Ron Ronnerson
Posts: 1139
Joined: Sat Oct 26, 2013 6:53 pm
Location: Bay Area

Re: pension, 403b, 457 questions

Post by Ron Ronnerson » Wed Jun 19, 2019 12:37 pm

Personally, this is what I would do in your situation:
1) Reduce (or stop) contributions to the 529
2) Max out traditional accounts since you’re paying 28% in taxes. If investment options are comparable, I’d prioritize the 457b over the 403b since it offers the ability to access the account if/when she separates from her employer regardless of age.
3) See if there is a way to cut expenses anywhere so that you can contribute something toward a Roth IRA account as well.
4) Use cash flow and retirement accounts to pay for college expenses rather than a 529. You can access Roth IRA contributions (but not the growth) at any age. The 457b would be accessible if your wife has separated from her employer. In any case, at age 59.5, you can access your retirement accounts without penalty.

The exact ages of all family members when you need to access funds for education may be something to consider when deciding which type of account(s) to use to save for college. For example, my wife and I both turn 45 this year and our daughter turned 5 recently. We’ve enrolled our daughter into Transitional Kindergarten for the next school year so she won’t start kindergarten until age 6. That means, she’ll be ready to start college at age 19. We will be age 59 by then. We can use our Roth IRA contributions to pay for the 1st year of school and then will be old enough to access other retirement accounts as well. This way, we maintain flexibility while also reducing our current tax burden. We don’t have a 529. I’m a public-school teacher (maxing out a 457b and 403b and also contributing 10% toward a pension) and my spouse is a stay-at-home parent. I make six-figures but we are in the 12% federal tax bracket (and have a 0% effective rate for California income taxes). Many people prefer to put something into a 529 even though they haven’t maximized their own retirement space. Decide if that really is the best decision for your exact situation.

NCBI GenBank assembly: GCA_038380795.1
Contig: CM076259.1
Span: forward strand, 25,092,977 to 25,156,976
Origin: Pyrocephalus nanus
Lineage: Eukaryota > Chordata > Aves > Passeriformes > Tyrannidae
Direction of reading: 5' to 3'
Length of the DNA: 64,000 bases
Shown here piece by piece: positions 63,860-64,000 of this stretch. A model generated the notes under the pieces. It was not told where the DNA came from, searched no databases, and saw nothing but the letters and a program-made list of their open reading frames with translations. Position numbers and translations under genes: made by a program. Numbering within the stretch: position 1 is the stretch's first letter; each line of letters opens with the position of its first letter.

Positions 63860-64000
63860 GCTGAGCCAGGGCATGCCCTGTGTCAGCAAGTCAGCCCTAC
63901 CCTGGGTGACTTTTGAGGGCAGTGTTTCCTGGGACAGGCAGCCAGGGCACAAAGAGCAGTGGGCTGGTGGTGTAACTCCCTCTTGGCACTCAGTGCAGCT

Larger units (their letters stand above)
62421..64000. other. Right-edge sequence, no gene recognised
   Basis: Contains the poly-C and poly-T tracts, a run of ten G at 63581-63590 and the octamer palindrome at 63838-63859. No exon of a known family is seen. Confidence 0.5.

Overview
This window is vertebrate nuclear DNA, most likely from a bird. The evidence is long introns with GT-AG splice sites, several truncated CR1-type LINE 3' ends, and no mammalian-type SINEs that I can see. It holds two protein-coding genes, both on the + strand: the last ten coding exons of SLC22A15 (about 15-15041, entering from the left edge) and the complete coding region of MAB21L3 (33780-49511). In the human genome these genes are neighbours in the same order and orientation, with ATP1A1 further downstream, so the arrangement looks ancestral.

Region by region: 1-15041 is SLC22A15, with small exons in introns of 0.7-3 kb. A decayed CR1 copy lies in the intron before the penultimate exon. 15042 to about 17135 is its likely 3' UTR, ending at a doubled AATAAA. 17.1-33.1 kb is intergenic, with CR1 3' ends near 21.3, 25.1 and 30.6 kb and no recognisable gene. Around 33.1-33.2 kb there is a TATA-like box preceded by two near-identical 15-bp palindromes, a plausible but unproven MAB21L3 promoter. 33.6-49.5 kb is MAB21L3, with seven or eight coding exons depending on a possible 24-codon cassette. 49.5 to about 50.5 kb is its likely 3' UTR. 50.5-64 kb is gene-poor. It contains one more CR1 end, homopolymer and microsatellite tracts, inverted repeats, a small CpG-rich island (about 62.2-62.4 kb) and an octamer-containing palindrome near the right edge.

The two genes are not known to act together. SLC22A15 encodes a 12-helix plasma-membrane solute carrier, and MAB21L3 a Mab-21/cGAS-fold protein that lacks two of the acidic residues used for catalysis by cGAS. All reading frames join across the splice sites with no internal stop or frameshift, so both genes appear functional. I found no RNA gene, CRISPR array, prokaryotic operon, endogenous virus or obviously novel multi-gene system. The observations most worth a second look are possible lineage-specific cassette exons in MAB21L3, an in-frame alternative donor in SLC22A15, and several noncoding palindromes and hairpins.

CountOnIt
Posts: 20
Joined: Thu Jun 14, 2018 12:51 pm

Re: pension, 403b, 457 questions

Post by CountOnIt » Wed Jun 19, 2019 12:39 pm

finfire wrote:
Wed Jun 19, 2019 9:30 am
Any recommendations on splitting contributions between the available plans is welcome.
Unless there are matching funds in a 403b, I would place tax-deferred dollars in the 457. I'm guessing your trowe option has access to "EQUITY INDEX TRUST CLASS C," with a 0.06% expense ratio. That is probably a pretty good option.

If you are Florida residents, I doubt the 529 is providing you with benefits that are really above and beyond your retirement vehicles. Yes, they serve different purposes, but if I were in your shoes, I would work on the retirement accounts first. You can tap the 457 for college funds if your wife leaves her employer - or if she is still working, you can reduce future contributions to free up the funds to pay for the college expenses. That said, I understand if you enjoy having funds that are distinctly set aside for your children's education - just know that you are removing some of your options that you could have otherwise retained.

For any ROTH contributions you decide to make:
1) If you do NOT have existing traditional IRA's: I would make Roth IRA contributions (either direct, or back-door if required). You will likely have better investment options than in your 403(b)/401(k)'s.

2) If you DO have existing traditional IRA's: These balances make it more difficult (taxing) to make backdoor Roth Contributions (search for additional information if you are not familiar on this). Even if you don't need to make a backdoor Roth contribution this year, I would recommend rolling these funds over into a Roth when practical. So, for example, instead of contributing $12K to Roth IRA's, contribute that $12K to your tax deferred 457/403(b)/401(k) and then roll-over $12K of your traditional IRA into a Roth. The net-effect is essentially the same as contributing $12K into a Roth, but this approach helps you flush out the traditional IRA funds.